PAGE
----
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Ten-year nationwide survey
yields findings on career paths of Ph.D.s
November 16, 1998

Preliminary results of a long-term study of the career paths of Ph.D.s show that unemployment among Ph.D.s is low and that job satisfaction is high among Ph.D.s in non-academic posts.

Special Issue

The study, "Ph.D.s - Ten Years Later," is being undertaken by Maresi Nerad, director of graduate research at the University of California-Berkeley, with support from the Mellon Foundation and the National Science Foundation.

The study, launched in fall 1995, surveyed 6,000 Ph.D. holders from 61 U.S. universities - including UConn - in six disciplines: biochemistry, computer science, electrical engineering, English, mathematics and political science. Nerad mailed a 22-page survey to all those who received a Ph.D. from the participating universities in the years 1983, 1984, and 1985. The survey met with a response rate of more than 70 percent. Nerad also has conducted individual interviews with 65 of the survey participants.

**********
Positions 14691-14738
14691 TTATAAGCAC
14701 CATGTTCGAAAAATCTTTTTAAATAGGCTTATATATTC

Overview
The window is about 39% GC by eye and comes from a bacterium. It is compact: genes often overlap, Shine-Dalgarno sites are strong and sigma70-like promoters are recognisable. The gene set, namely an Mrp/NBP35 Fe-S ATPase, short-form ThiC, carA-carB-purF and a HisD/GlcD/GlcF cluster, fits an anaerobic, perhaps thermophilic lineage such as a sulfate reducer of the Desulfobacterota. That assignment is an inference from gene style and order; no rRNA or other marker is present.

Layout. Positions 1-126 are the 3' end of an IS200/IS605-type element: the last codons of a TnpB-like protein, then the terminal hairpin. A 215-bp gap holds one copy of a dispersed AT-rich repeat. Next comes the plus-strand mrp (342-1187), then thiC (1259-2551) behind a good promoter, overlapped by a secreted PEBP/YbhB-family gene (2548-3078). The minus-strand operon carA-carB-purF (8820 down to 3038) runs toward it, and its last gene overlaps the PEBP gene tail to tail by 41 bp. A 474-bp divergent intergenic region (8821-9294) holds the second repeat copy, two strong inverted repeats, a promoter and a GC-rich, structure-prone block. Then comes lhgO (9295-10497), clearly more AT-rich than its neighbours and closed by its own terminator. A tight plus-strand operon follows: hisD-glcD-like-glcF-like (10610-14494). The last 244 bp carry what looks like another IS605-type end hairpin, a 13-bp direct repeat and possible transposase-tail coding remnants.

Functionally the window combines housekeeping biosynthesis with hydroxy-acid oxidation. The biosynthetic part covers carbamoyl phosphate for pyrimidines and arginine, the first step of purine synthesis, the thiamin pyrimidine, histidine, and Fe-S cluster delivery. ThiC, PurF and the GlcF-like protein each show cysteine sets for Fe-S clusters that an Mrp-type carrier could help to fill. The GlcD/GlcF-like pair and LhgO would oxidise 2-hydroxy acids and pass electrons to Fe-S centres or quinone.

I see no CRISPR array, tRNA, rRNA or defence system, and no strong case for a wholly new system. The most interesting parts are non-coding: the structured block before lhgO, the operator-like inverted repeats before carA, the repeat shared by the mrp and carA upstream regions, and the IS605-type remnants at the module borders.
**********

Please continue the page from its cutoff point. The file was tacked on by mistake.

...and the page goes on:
Although the study is not yet published, Nerad shared some of her preliminary findings during a phone interview with the Advance.

The findings include

  • The unemployment rate among participants at the end of 1995 was less than 1 percent.

  • People working in sectors other than academia (industry, business, government and non- profit organizations) are very satisfied with their employment.

  • Within the academic sector, the percentage of people now employed in academia varies enormously by discipline. Among the disciplines in the survey, the lowest rate was in electrical engineering, the highest in English.

  • Of those with a Ph.D. in English who now hold academic posts, many have held positions as temporary lecturers and a significant number are still on one-year appointments.

  • People with a Ph.D. in biochemistry who now hold an academic post on average spent four to five years in post-doctoral positions.

  • Many Ph.D. holders said that they did not feel valued by their department if they chose not to pursue an academic career.

Elizabeth Omara-Otunnu